After seeing you again the other day, I am now compelled.
The sadness of the occasion, the shock of you. The way you screwed up your face, like an irritated child, and the bitterness that hardened your eyes and smelt like poison. At times, like hatred.
Who is this imposter? I wondered. Where did the one I loved, and who seemed to love me, go? And where does all this nastiness and conspiratorial mania come from?
I am not sure who you are now. Who you ever were. Certainly, you do not appear to be the bright, funny, incredibly smart and playful person I shared a life with. I understand that you have had your share of disappointments, that I may well be one of them, but that cannot explain what I encountered the other day. None of us are virgins in the convoluted game of suffering, and many of us have responded to our wounds by taking a cautionary step back from the minefield of relationship. But not like you have, old flame.
So much of what I heard saddened me. It sounded not only like retreat, or the donning of armour, but like rancour. Loathing. Of self and of others. Maybe even me and what I represent to you now. It felt like a cut gone septic. The fever having driven you mad. And in place of the beauty that once radiated: persecution, entitlement, the squeal of a hard identity, and the ego-centric mantra of continuous complaint. As though the once adventurous adult had withdrawn into childhood; but without the innocence and wonder. Or is that the child simply gave up on the idea of pretending, and now, exhausted, thumbs its nose, sitting defiant in a pool of its own piss, hoping the stench will drive all the bad people away? (Mother especially.)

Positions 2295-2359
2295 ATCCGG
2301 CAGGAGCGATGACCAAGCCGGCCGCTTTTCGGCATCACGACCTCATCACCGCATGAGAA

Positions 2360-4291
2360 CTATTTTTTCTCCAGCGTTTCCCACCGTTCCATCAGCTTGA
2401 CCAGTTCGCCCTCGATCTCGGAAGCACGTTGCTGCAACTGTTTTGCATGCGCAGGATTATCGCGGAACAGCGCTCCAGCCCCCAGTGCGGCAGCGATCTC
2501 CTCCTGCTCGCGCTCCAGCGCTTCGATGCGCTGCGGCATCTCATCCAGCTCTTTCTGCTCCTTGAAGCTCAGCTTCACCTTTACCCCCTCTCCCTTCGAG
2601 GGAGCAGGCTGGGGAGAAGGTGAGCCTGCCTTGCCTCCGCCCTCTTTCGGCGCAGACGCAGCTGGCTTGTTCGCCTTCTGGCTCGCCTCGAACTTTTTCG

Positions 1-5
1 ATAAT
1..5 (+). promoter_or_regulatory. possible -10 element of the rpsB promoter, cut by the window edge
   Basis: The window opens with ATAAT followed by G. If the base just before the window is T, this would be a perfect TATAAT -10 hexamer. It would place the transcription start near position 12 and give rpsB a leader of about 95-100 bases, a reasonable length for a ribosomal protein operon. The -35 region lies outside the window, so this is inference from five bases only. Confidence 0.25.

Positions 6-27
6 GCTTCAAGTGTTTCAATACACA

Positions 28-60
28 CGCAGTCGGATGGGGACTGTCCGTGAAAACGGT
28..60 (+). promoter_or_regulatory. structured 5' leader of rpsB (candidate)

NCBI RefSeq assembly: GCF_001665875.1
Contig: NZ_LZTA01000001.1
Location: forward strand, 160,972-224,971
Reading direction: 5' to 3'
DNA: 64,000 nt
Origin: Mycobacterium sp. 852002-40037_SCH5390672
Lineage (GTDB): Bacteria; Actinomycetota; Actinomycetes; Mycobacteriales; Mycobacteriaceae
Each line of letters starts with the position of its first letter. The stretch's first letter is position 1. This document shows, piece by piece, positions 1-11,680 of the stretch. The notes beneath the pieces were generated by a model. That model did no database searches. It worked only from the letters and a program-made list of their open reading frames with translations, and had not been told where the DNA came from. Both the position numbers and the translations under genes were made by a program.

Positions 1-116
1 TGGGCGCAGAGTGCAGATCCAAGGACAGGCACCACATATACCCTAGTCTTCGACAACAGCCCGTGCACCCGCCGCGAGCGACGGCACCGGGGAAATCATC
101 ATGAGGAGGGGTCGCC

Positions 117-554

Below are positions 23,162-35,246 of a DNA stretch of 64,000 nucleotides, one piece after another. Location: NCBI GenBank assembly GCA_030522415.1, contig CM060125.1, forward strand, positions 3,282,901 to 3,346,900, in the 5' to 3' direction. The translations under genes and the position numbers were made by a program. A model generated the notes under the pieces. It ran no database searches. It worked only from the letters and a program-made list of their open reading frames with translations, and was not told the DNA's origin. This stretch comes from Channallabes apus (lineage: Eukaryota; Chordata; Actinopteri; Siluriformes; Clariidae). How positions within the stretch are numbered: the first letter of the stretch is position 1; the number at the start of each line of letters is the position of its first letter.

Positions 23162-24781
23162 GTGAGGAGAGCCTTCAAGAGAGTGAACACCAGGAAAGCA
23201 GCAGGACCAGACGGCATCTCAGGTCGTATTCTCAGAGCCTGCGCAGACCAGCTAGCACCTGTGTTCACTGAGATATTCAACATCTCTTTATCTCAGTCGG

I say all this because I cannot believe that you believe the bilious ideology you spouted at me – and I ask myself, what tide of regret has washed you onto this jagged rock? My darling, I’ll say it bluntly – you seemed more object of pity than rebel intellect. More fundamentalist than fearless.
So, I apologise. If there was something about me, or the way our love dissolved, or the manner of our formal separation that either triggered or still contributes to your current state, I am deeply sorry. If I acted in folly or blindness, or was petty and small, I take responsibility. None of us is above reproach.
Yet my sense is that you will regard this letter, and my writing of it, as yet another attempt to control you, or to take away what you seem to think is yours by some kind of right. Yet, I persist because the very act of this missive is my Quixotic attempt to show, by action as much as much in words, that we can react to our various disappointments in a different way. That we can accept the brute fact of aging. Make peace with our smallness. Regard, with a measure of grace, the inevitabilities of human failing. Their cruelties. Lies. Manipulations. The cold wall of their unloving and the ringing heel of their judgement.
I picture you in your bunker, nestled in the dust of pre-apocalyptic zealotry, feeding off You Tube videos…and I know with a jarring certainty that this is not the one I loved. And here, my challenge: how not to let the gap between affectionate memory and evidence obscure the truth, and thereby lure me into the manifold fantasies that take joy and hope and risk and intimacy and bake them into a crust of fear and regret and mean-spirited isolation.
You see, even if your tear this letter up, spit it back out at me as conspiracy and vitriol, I will still be thankful. That I knew you when you shone. And that your newly adopted darkness has served to warn me.
And so, stranger, this may well be the most powerful of all the many insights you have offered me. I will carry it forward, in honour of the one you used to be and the one you may one day find a way to become.